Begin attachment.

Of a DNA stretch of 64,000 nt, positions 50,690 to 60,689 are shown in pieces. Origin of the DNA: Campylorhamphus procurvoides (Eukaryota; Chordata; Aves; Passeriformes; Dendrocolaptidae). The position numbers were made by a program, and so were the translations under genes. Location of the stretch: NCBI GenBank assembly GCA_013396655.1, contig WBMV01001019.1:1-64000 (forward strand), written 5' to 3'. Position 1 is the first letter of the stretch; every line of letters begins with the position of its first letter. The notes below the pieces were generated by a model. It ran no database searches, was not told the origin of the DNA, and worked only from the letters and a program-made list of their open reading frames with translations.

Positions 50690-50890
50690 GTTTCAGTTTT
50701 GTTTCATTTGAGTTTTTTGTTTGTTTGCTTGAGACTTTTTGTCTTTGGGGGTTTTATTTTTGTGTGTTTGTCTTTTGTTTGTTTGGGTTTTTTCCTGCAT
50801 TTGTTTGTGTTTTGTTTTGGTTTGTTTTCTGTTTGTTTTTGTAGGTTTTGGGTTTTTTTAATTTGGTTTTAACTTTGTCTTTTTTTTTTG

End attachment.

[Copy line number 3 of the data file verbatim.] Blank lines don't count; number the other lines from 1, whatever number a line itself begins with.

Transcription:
50690 GTTTCAGTTTT